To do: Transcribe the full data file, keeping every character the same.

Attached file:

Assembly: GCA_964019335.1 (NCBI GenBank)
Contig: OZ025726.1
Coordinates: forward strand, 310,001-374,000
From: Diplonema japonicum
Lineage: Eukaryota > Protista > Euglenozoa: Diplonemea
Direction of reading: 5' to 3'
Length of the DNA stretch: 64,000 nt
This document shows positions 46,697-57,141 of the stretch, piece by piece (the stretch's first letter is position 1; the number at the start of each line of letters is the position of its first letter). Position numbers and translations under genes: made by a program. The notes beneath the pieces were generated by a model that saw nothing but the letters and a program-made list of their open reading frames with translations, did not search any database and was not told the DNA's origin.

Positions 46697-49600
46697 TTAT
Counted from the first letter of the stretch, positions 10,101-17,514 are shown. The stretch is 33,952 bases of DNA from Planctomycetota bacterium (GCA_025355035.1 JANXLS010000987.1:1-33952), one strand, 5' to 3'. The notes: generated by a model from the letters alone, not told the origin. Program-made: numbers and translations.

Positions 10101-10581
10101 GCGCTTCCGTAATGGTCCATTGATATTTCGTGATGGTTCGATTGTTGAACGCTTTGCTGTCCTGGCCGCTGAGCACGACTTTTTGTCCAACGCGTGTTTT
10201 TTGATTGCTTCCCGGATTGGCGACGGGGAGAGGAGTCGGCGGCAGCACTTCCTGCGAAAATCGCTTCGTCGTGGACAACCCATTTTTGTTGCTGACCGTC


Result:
Assembly: GCA_964019335.1 (NCBI GenBank)
Contig: OZ025726.1
Coordinates: forward strand, 310,001-374,000
From: Diplonema japonicum
Lineage: Eukaryota > Protista > Euglenozoa: Diplonemea
Direction of reading: 5' to 3'
Length of the DNA stretch: 64,000 nt
This document shows positions 46,697-57,141 of the stretch, piece by piece (the stretch's first letter is position 1; the number at the start of each line of letters is the position of its first letter). Position numbers and translations under genes: made by a program. The notes beneath the pieces were generated by a model that saw nothing but the letters and a program-made list of their open reading frames with translations, did not search any database and was not told the DNA's origin.

Positions 46697-49600
46697 TTAT
Counted from the first letter of the stretch, positions 10,101-17,514 are shown. The stretch is 33,952 bases of DNA from Planctomycetota bacterium (GCA_025355035.1 JANXLS010000987.1:1-33952), one strand, 5' to 3'. The notes: generated by a model from the letters alone, not told the origin. Program-made: numbers and translations.

Positions 10101-10581
10101 GCGCTTCCGTAATGGTCCATTGATATTTCGTGATGGTTCGATTGTTGAACGCTTTGCTGTCCTGGCCGCTGAGCACGACTTTTTGTCCAACGCGTGTTTT
10201 TTGATTGCTTCCCGGATTGGCGACGGGGAGAGGAGTCGGCGGCAGCACTTCCTGCGAAAATCGCTTCGTCGTGGACAACCCATTTTTGTTGCTGACCGTC